Ball delights in disrupting expectations. At the end ofÂ â€œHe Paints the Room Red,â€ subsequent to his character burning himself to death, Ball confesses that he â€œdo[es] Â not know his reasons.â€ â€œI donâ€™t understand any of this,â€ he continues, â€œYouâ€™ll object. Youâ€™ll say: heâ€™s your character. Youâ€™ll say: you wrote him, we read this, we know.â€ Although Ball is dramatizing the problem of traditionally held ideas about memesis and authorship, it is not enough to deflect responsibility in such a coy, almost smug manner, and he is in fact right: as readers invested in the work we do have a right to object. Ball doesnâ€™t have to give us the story â€“ but he can certainly do better than withhold it in this manner. In short, the deflection doesnâ€™t feel earned. Additionally, it strikes me as somewhat counterproductive for a book that is striving to scare and to shock, that firmly situates itself in a lineage of horror stories (bastard-child though it may be), to continually foreground its artificiality in such a manner. Problems like this abound in the book. Does Ball sincerely expect us to be scared by the Boogeyman once heâ€™s been revealed as an empty rhetorical concoction?
That said, there are a few poems in The Politics of Knives that showcase the reasons for the excitement surrounding Ballâ€™s work. â€œThe Process Proposed,â€ the collectionâ€™s opening poem and Ballâ€™s self-described â€œperversion of the traditional invocation of the museâ€ grafts linguistic innovation directly to striking images in an act of concrete-lyricism at which Ball excels: â€œShe made hyphens, made me use them. / Pulled brackets from her back. Saying: / These in your throat and these around your neck.â€ Dictated verse becomes an unruly voice inÂ a psychotic’sÂ head, and Ballâ€™s musicality proceeds from the outset with a terse, hypnotic intensity: â€œWhen she spoke, she did not speak / but with exhalation of wires.â€ The poem is genuinely chilling and ventures into the dark, cobwebbed corners of a longstanding form, exploiting its malleability and dramatic potential. Another outstanding effort is â€œThen Wolves,â€ a poem rich in pastoral gloom that has the logic and inevitability of an old-world folk tale and marries the mannered vowel-play of Christian BÃ¶k with the traumatized imagism of Georg Trakl. It is a verbal feat, and showcases a simultaneous musical flair and constraint unmatched by other poems in the collection:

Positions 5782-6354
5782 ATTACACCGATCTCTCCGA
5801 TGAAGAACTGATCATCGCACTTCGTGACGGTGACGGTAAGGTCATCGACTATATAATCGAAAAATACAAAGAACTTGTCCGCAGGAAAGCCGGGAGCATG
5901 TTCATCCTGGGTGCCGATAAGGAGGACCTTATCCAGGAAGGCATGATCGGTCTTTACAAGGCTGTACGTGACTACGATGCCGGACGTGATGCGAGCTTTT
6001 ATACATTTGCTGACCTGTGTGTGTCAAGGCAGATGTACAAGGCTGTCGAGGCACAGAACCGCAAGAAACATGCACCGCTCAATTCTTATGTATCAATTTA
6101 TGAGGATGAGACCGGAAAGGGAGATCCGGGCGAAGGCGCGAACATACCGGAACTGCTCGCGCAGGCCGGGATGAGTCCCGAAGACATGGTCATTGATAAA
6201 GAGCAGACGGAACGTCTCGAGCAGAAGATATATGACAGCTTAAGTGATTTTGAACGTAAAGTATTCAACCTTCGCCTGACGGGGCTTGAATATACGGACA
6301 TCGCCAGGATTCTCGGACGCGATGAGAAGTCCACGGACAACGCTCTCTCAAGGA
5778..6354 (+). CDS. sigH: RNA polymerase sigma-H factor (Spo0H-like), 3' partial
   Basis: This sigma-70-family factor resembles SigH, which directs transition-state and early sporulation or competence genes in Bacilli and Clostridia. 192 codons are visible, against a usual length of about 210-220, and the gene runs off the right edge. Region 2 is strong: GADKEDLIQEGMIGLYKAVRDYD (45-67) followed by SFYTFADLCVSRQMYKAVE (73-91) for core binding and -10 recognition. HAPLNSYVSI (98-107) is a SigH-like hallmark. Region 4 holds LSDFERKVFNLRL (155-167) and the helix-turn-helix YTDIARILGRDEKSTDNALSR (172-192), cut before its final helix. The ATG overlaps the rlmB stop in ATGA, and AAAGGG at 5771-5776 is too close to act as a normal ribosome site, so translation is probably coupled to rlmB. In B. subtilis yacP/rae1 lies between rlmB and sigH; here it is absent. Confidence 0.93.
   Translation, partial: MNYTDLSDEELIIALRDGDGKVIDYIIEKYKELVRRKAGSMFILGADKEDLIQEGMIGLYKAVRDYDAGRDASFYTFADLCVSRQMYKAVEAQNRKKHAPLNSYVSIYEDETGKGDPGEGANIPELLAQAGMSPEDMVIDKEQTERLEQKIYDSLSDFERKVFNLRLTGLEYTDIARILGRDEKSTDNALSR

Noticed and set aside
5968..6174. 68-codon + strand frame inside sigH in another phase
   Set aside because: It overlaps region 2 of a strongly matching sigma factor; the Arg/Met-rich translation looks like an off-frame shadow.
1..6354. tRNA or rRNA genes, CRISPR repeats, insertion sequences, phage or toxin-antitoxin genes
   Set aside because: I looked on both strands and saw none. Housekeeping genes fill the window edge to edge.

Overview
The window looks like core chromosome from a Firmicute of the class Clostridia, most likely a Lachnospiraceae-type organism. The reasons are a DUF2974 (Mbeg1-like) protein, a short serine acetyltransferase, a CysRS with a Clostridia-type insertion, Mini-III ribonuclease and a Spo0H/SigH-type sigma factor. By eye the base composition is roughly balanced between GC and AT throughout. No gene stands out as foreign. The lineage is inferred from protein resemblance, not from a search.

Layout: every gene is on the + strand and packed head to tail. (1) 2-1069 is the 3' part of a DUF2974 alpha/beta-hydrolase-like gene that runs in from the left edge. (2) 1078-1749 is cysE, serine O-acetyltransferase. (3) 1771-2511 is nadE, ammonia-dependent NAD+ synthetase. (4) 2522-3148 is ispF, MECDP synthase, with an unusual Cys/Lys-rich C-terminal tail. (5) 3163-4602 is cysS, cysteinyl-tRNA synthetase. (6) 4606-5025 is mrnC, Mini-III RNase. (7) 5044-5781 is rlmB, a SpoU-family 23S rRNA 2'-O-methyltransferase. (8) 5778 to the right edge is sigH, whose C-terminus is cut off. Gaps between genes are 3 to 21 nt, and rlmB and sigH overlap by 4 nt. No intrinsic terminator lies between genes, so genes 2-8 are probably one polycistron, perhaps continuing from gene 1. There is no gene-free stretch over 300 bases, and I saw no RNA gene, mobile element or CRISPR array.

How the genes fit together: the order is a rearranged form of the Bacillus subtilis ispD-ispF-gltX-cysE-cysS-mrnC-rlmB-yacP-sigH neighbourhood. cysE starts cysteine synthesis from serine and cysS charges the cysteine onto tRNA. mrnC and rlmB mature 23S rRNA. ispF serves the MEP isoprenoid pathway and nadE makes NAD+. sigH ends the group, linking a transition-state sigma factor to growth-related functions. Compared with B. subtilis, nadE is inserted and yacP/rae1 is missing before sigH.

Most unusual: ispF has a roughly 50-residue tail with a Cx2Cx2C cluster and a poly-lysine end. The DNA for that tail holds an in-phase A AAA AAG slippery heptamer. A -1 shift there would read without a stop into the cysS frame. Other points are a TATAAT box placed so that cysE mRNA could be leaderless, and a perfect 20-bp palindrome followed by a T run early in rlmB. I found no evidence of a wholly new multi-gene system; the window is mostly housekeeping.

seek skin supine
among sins swallow cake wine
let this bread be mould daily
let this hunger loose
songs howling break branches
through torn chords
Â I find myself returning to The Politics of Knives for such poems alone. To his credit, even when Ballâ€™s poems leave me unable to give him the benefit of the doubt and seem not to rise above the level of the sketch, I find myself intrigued by his comparative failures. Ball tries out a lot in The Politics and Knives,Â Â but it sometimes feels asÂ if he is grasping at straws in a period of transition. It seems to me thatÂ the hallmark of a successful formal experiment is the illusion of its invicibility. I am also ambivalentÂ about the ipso factoÂ classification of Ball’s otherwise unclassifiableÂ work as poetry, an appelation that sometimes feels earnedÂ only through itsÂ enjabment on the page and its fragmentary nature.
Â Given the dexterity of the poems in The Politics of Knives andÂ the book’sÂ occasional but distinctive successes, one could still make a case for Jonathan Ballâ€™s status as a distinct and uniquely positioned figure in the contemporary Canadian avant-garde, though perhaps not even remotely in the way â€œthe Stephen King of verseâ€Â epiphet might suggest. One certainly looks forward to his next book and hopes that his apparent range and diversity will be more successfully married toÂ a more fully realizedÂ imaginative vision.